Ford’s historic GTE-Pro class victory, on its return to the 24 Hours of Le Mans, will live on for years to come, according to top executives from the American manufacturer.
Fifty years — to the day — from its first overall win at Circuit de La Sarthe in 1966, Dirk Mueller, Joey Hand and Sebastien Bourdais took their No. 68 Ford GT to top class honors, in a dramatic race that saw Ford embattled with Ferrari once again.
Renewing a past rivalry, three of the Fords fought the lone-remaining Ferrari 488 GTE from Risi Competizione until the bitter end, and even in the stewards room post-race, until the final results were issued after podium ceremonies.
Ford lodged a protest in the final hour due the Ferrari’s non-functional leader lights system, after a number panel failure cost the No. 66 Ford a handful of laps overnight.
Risi, in turn, protested the class-winning No. 68 Ford post-race due to evidence the car was speeding in a Slow Zone during the race. Both penalties were assed post-race but did not affect the results, with the Risi squad having to settle for second.
Protests and pre-race Balance of Performance controversy aside, it was a banner day for the Blue Oval, which had three cars inside the top-four, and nearly replicated its 1-2-3 sweep achieved by the GT40s in 1966.
It was a special moment for Edsel Ford II, who was in attendance at that race as a then 18-year-old.
Ford joined cousin Bill Ford Jr., the Ford Motor Company Executive Chairman and also the great-grandson of Henry Ford, on the podium alongside its winning lineup, as well as third place finishers Richard Westbrook, Ryan Briscoe and Scott Dixon.
“To do this 50 years later, exactly the way we did it in 1966, is a remarkable achievement,” Edsel Ford II told Sportscar365 post-race.
“It is teamwork, it is hard work, it is dedicated people and it means a lot our family and our greater family. I hope that every office all around our Ford world is celebrating as much as we are today.”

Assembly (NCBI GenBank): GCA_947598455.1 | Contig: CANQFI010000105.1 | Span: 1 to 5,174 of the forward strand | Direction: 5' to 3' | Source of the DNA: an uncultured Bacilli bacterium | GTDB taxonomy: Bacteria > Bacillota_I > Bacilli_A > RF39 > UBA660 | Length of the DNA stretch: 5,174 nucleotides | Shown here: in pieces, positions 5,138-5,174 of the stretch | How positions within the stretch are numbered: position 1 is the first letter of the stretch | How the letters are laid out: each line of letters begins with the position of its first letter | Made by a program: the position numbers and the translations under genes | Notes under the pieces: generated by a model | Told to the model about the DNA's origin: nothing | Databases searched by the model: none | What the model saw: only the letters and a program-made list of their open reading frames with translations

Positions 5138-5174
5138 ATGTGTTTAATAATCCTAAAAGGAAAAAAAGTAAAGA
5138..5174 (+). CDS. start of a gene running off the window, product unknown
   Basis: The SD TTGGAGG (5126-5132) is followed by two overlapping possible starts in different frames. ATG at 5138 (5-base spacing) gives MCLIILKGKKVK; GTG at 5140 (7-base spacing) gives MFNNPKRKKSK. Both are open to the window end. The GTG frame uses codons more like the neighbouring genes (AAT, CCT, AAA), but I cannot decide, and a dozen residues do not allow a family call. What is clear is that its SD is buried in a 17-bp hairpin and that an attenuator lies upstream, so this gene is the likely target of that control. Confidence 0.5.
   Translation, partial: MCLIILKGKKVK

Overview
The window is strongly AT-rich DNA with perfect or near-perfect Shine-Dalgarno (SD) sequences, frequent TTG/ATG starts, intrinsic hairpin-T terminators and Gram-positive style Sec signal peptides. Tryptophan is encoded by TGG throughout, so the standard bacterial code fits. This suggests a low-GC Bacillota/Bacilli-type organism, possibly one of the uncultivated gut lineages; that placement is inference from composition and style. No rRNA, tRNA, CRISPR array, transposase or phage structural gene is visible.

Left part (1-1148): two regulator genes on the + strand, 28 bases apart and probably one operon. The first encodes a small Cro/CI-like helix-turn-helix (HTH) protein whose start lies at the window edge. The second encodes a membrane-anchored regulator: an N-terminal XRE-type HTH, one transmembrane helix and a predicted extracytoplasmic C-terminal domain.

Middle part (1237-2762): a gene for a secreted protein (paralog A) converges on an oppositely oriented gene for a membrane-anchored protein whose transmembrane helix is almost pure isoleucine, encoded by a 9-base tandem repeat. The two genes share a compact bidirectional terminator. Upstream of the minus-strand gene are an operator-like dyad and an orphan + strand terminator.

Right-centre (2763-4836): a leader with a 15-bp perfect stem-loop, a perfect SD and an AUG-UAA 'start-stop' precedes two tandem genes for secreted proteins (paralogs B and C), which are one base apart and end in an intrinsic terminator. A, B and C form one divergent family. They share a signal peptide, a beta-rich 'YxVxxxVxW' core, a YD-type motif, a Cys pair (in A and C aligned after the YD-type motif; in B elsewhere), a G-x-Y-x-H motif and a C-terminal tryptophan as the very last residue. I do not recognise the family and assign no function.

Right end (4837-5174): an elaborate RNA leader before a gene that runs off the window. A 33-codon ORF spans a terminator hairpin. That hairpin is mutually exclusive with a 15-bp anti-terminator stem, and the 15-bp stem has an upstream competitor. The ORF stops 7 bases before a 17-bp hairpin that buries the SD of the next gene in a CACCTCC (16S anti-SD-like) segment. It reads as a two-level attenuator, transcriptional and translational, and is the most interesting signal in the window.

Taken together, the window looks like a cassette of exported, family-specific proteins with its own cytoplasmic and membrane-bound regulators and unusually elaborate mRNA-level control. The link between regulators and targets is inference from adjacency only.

Bill Ford Jr., meanwhile, had tears in his eyes as he celebrated the victory in the Ford Chip Ganassi Racing pits.
“The 1966 race was so iconic for us,” Bill Ford told Sportscar365. “It proved we can come to Europe and be with the best. When we approved this car, we wanted to prove the same thing again, and we did that today.”
The win came just over 395 days after the Multimatic-built Ford GT turned its first-ever laps at Calabogie Motorsports Park in Canada.
It made its competition debut in January’s Rolex 24 at Daytona, stricken by gearbox and electrical issues, but made steady progress in reliability and pace over recent months.
A breakthrough maiden win, on fuel mileage, in the IMSA WeatherTech SportsCar Championship race at Mazda Raceway Laguna Seca was backed up by a podium run in the FIA WEC Six Hours of Spa one week later.
“I couldn’t be more proud of this team,” said Ford Performance Director Dave Pericak. “What a team this is, everybody worked really hard, sacrificed a lot to make this happen.
“[This is] the best group of people I have ever worked with, and to be able to return this to the Ford family, words can’t even describe it.
“Over 250,000 employees will be celebrating. We know because they are sending us emails of congratulations and wishing us good luck. This will live on for years to come.”
Chip Ganassi, meanwhile, added a Le Mans win to his massive list of accomplishments in the motorsports world.
Ganassi is now the only team owner in history to win the Indianapolis 500, Daytona 500, Brickyard 400, Rolex 24 At Daytona, 12 Hours of Sebring and 24 Hours of Le Mans. And it came in Ganassi’s Le Mans debut as a team owner.
“This business takes a team,” Ganassi told Sportscar365. “We are lucky we have a good group of people at all levels of the program.
“That’s very, very important. Starting with Ford, starting with Multimatic, the race car manufacturer, to the guys that screw in the nuts and bolts on race weekends, everybody involved is a huge asset to the team.”
Even with the accomplished winning record, Ganassi and his team still had a little bit to learn about racing at Le Mans.
“All week long we were learning rules, and regulations, and procedures and such,” he said. “It was like drinking water from a fire hose. That was the biggest challenge.”
Bringing the Ford GT home a winner at Le Mans after such a lengthy absence was another challenge, but according to Raj Nair, Ford’s executive vice president, Global Product Development and chief technical officer, the win will live on in the history books for years to come.
“Fifty years ago I think we put a print on the world with winning here 1-2-3 with the GT40 and really establish ourselves as a global player, at least in the eyes of the public,” Nair told Sportscar365.
“It was great to celebrate that anniversary the right way by winning here again.”
Adam Saal and John Dagys contributed to this report